2019/12/6 12:55:30 (GMT) Greenwich Mean Time, London, Dublin, Lisbon, Casablanca, Monrovia
This is something the Talking Tolkien review/unboxing video addresses.

Funny to think that "standard" editions are better made than "deluxe", higher-end ones.
Dec 6, 2019 (edited)
2019/12/6 14:19:23 (GMT) Greenwich Mean Time, London, Dublin, Lisbon, Casablanca, Monrovia

insurrbution wrote:
This is something the Talking Tolkien review/unboxing video addresses.

Funny to think that "standard" editions are better made than "deluxe", higher-end ones.

I'm going to take HarperCollins side on this, these are stamps that were printed in sheets, perforated, gummed or glued (not sure on that, might ask HC) and then stuck on by hand, on the boxes, 4000 of them.

For them to be perfectly centered they would have to have printed the stamp on the slipcase, and not produced them with a hand affixed stamp, I like the approach they took
Dec 6, 2019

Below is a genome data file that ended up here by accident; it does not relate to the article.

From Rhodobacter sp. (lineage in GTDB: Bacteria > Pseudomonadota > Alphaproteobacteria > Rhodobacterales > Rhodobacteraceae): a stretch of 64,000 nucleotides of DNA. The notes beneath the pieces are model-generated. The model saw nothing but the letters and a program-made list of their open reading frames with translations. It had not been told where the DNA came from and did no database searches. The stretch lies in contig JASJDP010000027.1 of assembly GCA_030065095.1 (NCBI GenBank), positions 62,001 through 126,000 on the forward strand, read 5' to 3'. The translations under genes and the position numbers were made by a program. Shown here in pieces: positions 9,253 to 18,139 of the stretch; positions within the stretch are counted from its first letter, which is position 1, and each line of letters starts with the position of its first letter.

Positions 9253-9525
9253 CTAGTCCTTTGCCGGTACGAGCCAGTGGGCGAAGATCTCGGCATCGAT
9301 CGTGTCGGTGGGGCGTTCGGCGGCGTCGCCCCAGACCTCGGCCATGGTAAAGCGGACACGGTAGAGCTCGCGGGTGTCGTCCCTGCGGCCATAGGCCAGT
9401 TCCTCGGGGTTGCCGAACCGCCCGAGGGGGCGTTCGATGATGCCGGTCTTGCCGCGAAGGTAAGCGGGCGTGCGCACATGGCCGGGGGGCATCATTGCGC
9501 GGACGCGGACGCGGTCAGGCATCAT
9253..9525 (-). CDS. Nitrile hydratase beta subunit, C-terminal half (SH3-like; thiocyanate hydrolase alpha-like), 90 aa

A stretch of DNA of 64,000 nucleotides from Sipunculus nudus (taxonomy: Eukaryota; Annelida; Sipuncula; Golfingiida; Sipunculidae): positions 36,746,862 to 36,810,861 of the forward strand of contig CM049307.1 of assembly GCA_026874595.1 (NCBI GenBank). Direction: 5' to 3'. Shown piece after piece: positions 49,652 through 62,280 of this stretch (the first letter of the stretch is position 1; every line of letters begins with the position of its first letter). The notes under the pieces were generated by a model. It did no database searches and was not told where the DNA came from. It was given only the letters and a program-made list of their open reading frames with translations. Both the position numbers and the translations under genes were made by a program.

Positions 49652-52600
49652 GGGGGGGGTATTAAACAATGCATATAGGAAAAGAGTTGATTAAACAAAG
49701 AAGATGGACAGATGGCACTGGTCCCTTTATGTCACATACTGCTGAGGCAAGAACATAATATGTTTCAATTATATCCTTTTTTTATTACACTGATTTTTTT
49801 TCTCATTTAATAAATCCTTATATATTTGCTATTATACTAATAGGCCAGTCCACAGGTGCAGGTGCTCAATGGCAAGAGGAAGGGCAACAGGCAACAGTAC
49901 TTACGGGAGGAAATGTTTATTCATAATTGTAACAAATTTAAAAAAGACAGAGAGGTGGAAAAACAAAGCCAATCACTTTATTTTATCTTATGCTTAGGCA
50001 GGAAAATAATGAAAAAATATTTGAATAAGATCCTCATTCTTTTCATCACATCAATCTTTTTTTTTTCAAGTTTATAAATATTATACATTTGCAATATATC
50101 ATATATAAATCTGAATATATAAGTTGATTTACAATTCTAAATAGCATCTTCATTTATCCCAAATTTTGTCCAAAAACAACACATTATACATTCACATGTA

2019/12/6 15:00:46 (GMT) Greenwich Mean Time, London, Dublin, Lisbon, Casablanca, Monrovia
Very good point. I was speaking generally since the deluxe Kullervo, and a few other deluxe edition hiccups.
Dec 6, 2019
2019/12/6 16:51:17 (GMT) Greenwich Mean Time, London, Dublin, Lisbon, Casablanca, Monrovia

Trotter wrote:

I'm going to take HarperCollins side on this, these are stamps that were printed in sheets, perforated, gummed or glued (not sure on that, might ask HC) and then stuck on by hand, on the boxes, 4000 of them.

For them to be perfectly centered they would have to have printed the stamp on the slipcase, and not produced them with a hand affixed stamp, I like the approach they took

I didn't mean to imply that I am unhappy with my FCL deluxe, I still think it is one of the best they have produced in recent years. Just documenting the variations in the process - and I agree, the "hand assembled" feel is a nice touch.